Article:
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Cosmos of the Ancients

Comsos of the Ancients

The Greek Philosophers on Myth and Cosmology



Empedocles

A s for Empedocles (c. 490-430 BC), he saw the world as somewhat a battleground of two major forces - love (Philia) joining things together, and strife (Neikos) breaking them apart.



       To him the basic elements were four, each one bearing the name of a god - Zeus was fire, Hera was air, Aidoneus was earth and Nestis water:

       Hear first the four roots of all things: bright Zeus and life-bringing Hera and Aidoneus and Nestis, whose tears are the source of mortal streams.

       Love he also calls joy, linking it to the goddess Aphrodite. No god was, though, in any way of human countenance:

       For he is not equipped with a human head on a body, [two branches do not spring from his back], he has no feet, no swift knees, no shaggy genitals, but he is mind alone, holy and inexpressible, darting through the whole cosmos with swift thoughts.

       In his poetic vision with a flare for magnificence - that of nature as well as that of himself - Empedocles saw in this everlasting exchange between love and strife, between joining and separating, a beauty that is easy to appreciate:

       And these things never cease their continual exchange of position, at one time all coming together into one through love, at another again being borne away from each other by strife's repulsion.

       Both birth and death he regarded as illusions, misconceptions of what was the mixing and change taking place in the dynamics between love and strife. Therefore, he could easily embrace the idea of the soul passing from one body to another - sometimes human, sometimes of another species: "For before now I have been at some time boy and girl, bush, bird, and a mute fish in the sea." He obviously saw comfort in this - neither birth nor death exists:

       Here is another point: of all mortal things no one has birth, or any end in pernicious death, but there is only mixing, and separating of what has been mixed, and to these men give the name 'birth'.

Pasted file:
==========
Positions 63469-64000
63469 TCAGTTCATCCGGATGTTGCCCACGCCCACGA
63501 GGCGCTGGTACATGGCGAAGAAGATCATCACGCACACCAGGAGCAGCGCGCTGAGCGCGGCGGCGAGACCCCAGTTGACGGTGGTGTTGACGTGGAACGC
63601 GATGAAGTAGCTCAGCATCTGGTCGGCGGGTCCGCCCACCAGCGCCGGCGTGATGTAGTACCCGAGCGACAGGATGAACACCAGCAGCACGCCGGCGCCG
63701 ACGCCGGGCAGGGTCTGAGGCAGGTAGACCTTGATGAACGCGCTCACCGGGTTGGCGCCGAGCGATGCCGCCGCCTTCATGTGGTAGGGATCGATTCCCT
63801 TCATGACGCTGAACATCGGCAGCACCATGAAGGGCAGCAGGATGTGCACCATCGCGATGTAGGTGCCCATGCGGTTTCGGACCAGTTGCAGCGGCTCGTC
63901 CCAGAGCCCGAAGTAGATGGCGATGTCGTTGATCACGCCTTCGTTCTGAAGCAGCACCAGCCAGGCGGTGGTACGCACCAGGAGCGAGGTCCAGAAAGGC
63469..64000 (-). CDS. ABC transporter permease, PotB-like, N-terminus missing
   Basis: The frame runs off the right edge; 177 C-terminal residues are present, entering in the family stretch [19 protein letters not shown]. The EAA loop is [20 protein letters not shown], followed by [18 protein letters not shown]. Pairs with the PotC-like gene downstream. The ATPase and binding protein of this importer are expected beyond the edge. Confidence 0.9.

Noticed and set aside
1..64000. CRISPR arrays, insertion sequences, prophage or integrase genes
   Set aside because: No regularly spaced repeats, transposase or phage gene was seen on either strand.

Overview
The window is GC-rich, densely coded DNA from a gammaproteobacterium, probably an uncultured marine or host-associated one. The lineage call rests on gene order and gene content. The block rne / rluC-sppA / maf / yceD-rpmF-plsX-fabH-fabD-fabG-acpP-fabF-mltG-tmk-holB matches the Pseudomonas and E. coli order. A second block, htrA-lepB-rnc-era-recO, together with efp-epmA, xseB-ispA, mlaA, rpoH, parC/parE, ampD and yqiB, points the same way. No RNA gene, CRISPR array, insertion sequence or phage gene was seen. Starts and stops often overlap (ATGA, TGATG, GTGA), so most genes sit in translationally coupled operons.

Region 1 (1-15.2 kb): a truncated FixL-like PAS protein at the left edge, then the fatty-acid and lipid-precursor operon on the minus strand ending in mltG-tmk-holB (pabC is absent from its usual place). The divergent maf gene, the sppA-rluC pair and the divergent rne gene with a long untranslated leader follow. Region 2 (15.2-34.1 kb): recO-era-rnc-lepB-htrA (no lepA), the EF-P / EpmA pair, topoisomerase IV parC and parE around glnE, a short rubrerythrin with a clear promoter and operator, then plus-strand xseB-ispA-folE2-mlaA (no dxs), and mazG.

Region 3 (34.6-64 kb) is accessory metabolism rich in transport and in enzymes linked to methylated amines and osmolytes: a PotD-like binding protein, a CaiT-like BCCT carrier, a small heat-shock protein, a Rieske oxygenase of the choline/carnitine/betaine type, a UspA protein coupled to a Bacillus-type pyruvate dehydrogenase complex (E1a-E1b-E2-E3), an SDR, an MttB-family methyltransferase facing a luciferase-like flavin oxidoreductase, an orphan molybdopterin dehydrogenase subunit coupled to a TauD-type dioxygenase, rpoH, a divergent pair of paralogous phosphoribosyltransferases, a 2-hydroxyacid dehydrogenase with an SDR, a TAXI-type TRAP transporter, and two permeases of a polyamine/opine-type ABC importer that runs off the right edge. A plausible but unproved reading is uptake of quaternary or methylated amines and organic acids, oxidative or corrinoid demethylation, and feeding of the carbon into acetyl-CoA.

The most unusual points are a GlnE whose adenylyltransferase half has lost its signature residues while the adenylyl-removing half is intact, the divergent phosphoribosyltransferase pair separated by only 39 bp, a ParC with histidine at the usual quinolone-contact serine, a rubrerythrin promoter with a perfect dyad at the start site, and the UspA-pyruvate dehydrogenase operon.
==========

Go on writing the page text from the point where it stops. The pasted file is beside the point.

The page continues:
Also, his view of souls related across the boundaries of species, led him to firmly oppose the sacrifice of animals, as well as at all eating their meat: "Alas that the pitiless day did not destroy me first, before I devised for my lips the cruel deed of eating flesh." He saw in this nothing other than cannibalism, the eating of one's own kind, just as clearly as were the animals one's siblings or children of one's own flesh:

       Will you not cease from the din of slaughter? Do you not see that you are devouring one another because of your careless way of thinking?

       Aristotle, presenting the cosmology of Empedocles in straightforward words, has some objections to its inconsistencies, claiming that often love breaks apart instead of joins, and it can also happen that strife joins. What Aristotle sees as the cause behind love and strife must be all good and all bad, and thereby he finds it accurate to regard Empedocles as the first of all, to point out good and bad as primary causes.


Literature

Wright, M. R., Empedocles: the Extant Fragments, New Haven 1981.

Aristotle, Metaphysics, 984b-985a, translated by Hugh Lawson-Tancred, London 1998.


© Stefan Stenudd 2000



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